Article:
Let’s Get Started! What Every New Academic Leader Needs to Know

Coaching Conversations for Academic Leaders: Bringing Out the Best in Yourself and Others

Susan Robison, Professor Destressor, Susan Robison Associates
For participants who are new to this topic

The interpersonal aspects of academic leadership, e.g., annual reviews, performance evaluations, or other difficult conversations with faculty, can be especially challenging to the inexperienced chair. In this interactive workshop, you will practice several powerful brain-based coaching skills drawn from improv games to increase your skills and confidence for leadership that matters: transformational coaching conversations that build institutional collegiality, civility, and engagement. Participants will apply a structure for shaping such conversations (ASK – assess client motivation, set agenda, keep success continuous) in dyad practice and then to contribute to a facilitator–volunteer demonstration of these skills.


Maximizing Your Communication Toolkit: Tools from Positive and Cognitive Psychology

Shannon Scott, Texas Woman’s University
For participants who are new to this topic

Communication is an essential skill to develop community, address conflict, and motivate others. In this interactive session, we will identify specific techniques from cognitive and positive psychology that can help you to approach communication, even difficult communication, using a strengths-based, positive approach. The audience will practice skills such as active-constructive responding and active, empathic listening. The audience will also practice providing negative feedback positively, making an action request, and setting boundaries. At the end of this session, the audience will be able to utilize listening strategies; identify a boundary response plan; create a positive action request; provide negative feedback positively.


Fundraising Strategies for Academic Department Chairs and Program Coordinators

Craig Hlavac, Southern Connecticut State University

University presidents and academic deans are expected to spend significant portions of their time raising funds for their institution. However, historically it has not been customary for this responsibility to fall to mid-organization leaders—until now. Given the demographic challenges many institutions face coupled with increased competition, enrollments (and revenues) continue to wane. Institutions are reducing operating costs, and departments and programs are being impacted. As a result, department chairs and program directors are more frequently seeking out new revenue streams, including direct fundraising. This session will provide a foundational overview of fundraising specific to chairpersons and directors, including how to coordinate with institutional initiatives, engaging your alumni, stewarding current donors, and developing an advisory board. Participants will analyze their current revenue streams and consider whether seeking new sources of revenue would be advantageous for their unit; understand some basic opportunities for getting started in a development initiative, including who to speak with locally; consider how to engage both alumni and the faculty in fundraising efforts; and begin to develop a list of potential fundraising opportunities they can use when they return to their campus.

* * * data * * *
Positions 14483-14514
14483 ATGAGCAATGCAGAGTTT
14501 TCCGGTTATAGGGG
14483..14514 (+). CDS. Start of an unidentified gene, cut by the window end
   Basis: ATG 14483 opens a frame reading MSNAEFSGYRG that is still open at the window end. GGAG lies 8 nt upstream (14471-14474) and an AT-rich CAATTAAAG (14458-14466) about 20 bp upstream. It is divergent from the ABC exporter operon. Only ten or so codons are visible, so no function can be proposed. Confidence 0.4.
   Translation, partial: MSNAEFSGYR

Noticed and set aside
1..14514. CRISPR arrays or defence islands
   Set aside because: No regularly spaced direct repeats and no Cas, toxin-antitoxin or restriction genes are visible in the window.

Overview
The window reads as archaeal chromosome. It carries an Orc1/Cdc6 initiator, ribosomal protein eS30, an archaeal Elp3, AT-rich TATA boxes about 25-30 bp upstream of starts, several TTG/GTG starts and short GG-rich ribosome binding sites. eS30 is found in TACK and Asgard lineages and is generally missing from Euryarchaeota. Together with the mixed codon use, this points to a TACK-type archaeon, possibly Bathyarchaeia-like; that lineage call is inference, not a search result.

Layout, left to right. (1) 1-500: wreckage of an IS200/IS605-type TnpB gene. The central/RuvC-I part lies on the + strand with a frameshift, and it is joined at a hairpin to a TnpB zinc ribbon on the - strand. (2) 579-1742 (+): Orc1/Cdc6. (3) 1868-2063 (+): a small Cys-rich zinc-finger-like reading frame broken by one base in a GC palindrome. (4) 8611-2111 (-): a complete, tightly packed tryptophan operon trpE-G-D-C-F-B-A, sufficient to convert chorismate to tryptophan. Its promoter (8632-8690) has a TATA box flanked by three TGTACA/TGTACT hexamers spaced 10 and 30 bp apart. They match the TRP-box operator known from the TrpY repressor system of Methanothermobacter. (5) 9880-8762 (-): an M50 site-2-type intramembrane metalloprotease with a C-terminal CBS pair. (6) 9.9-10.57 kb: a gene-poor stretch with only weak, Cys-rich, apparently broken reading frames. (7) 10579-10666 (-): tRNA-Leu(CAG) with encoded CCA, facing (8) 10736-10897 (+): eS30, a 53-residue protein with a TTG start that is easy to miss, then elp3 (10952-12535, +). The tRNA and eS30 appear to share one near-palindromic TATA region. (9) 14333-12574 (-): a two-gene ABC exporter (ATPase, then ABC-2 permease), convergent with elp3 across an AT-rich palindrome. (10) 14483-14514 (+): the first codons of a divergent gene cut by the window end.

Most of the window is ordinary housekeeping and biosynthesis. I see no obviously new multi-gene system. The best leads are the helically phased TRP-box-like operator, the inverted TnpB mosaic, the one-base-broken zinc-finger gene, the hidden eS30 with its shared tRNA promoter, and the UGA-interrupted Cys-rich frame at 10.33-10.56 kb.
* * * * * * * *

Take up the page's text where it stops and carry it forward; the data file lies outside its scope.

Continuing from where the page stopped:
Leading In and Through Change

Stephanie Hinshaw, Executive Director, Butler Beyond Transformation, Butler University

We have all heard the saying “the only thing constant is change.” Where the saying may be cliché, it is true and leaders experience change constantly in their work environments. Specifically, higher education leaders are asked to respond to changes in the world (i.e. global pandemics), higher education changes, and change directed by executive leadership at their university. Additionally, most leaders identify desired changes and elect to initiate changes themselves. So, change is constant and something leaders much grapple with and even embrace in their roles. This session explores the different types of changes higher education leaders face and equips them with skills to excel in changing environments. Session attendees will learn strategies that will help them survive, address, and embrace change by using a systems-thinking lens and practical leadership strategies.


Raising Standards while Promoting Equity in Promotion and Tenure Processes

Reenay Rogers, Jerri Ward-Jackson, Jan Miller, and B. J. Kimbrough, University of West Alabama
For participants who have some experience with this topic and are ready to learn more

Mentoring new faculty towards obtaining tenure and promotion is a necessity to ensure quality faculty development and promote a feeling of equity in the process as well as an accomplishment for those who obtain these milestones. When the criteria are ambiguous, faculty can become dissatisfied and promotion and tenure committees unsure of the appropriate decisions. This session will present our institution’s journey from an ambiguous set of criteria for promotion and tenure to a more structured, objective, and rigorous set of criteria. We will share our faculty-driven development process, the criteria we established, and our unique scoring process.